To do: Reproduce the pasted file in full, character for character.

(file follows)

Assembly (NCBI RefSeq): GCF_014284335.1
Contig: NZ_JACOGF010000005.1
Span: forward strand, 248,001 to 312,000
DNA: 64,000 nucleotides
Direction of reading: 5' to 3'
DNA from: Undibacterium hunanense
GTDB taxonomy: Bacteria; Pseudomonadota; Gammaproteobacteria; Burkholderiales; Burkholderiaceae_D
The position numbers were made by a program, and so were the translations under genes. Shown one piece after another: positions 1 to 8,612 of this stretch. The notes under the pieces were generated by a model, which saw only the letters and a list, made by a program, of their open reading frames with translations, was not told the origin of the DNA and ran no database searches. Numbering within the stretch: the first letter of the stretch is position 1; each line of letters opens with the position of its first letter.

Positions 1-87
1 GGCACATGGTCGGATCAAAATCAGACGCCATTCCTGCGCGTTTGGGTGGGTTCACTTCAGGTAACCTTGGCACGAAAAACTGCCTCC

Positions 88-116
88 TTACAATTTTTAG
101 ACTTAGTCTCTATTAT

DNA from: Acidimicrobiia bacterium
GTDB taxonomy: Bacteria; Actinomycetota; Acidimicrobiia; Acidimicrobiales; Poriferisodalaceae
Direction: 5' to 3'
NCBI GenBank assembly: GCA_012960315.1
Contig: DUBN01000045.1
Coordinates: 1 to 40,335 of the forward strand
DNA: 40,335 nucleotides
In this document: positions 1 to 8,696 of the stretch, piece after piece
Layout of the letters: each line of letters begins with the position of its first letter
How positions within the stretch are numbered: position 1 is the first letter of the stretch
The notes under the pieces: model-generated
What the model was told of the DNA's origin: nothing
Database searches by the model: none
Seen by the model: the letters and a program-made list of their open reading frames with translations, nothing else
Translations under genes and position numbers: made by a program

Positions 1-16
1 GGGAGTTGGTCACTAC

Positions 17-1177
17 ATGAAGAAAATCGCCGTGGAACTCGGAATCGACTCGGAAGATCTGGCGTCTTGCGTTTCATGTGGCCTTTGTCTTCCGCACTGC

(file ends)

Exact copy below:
Assembly (NCBI RefSeq): GCF_014284335.1
Contig: NZ_JACOGF010000005.1
Span: forward strand, 248,001 to 312,000
DNA: 64,000 nucleotides
Direction of reading: 5' to 3'
DNA from: Undibacterium hunanense
GTDB taxonomy: Bacteria; Pseudomonadota; Gammaproteobacteria; Burkholderiales; Burkholderiaceae_D
The position numbers were made by a program, and so were the translations under genes. Shown one piece after another: positions 1 to 8,612 of this stretch. The notes under the pieces were generated by a model, which saw only the letters and a list, made by a program, of their open reading frames with translations, was not told the origin of the DNA and ran no database searches. Numbering within the stretch: the first letter of the stretch is position 1; each line of letters opens with the position of its first letter.

Positions 1-87
1 GGCACATGGTCGGATCAAAATCAGACGCCATTCCTGCGCGTTTGGGTGGGTTCACTTCAGGTAACCTTGGCACGAAAAACTGCCTCC

Positions 88-116
88 TTACAATTTTTAG
101 ACTTAGTCTCTATTAT

DNA from: Acidimicrobiia bacterium
GTDB taxonomy: Bacteria; Actinomycetota; Acidimicrobiia; Acidimicrobiales; Poriferisodalaceae
Direction: 5' to 3'
NCBI GenBank assembly: GCA_012960315.1
Contig: DUBN01000045.1
Coordinates: 1 to 40,335 of the forward strand
DNA: 40,335 nucleotides
In this document: positions 1 to 8,696 of the stretch, piece after piece
Layout of the letters: each line of letters begins with the position of its first letter
How positions within the stretch are numbered: position 1 is the first letter of the stretch
The notes under the pieces: model-generated
What the model was told of the DNA's origin: nothing
Database searches by the model: none
Seen by the model: the letters and a program-made list of their open reading frames with translations, nothing else
Translations under genes and position numbers: made by a program

Positions 1-16
1 GGGAGTTGGTCACTAC

Positions 17-1177
17 ATGAAGAAAATCGCCGTGGAACTCGGAATCGACTCGGAAGATCTGGCGTCTTGCGTTTCATGTGGCCTTTGTCTTCCGCACTGC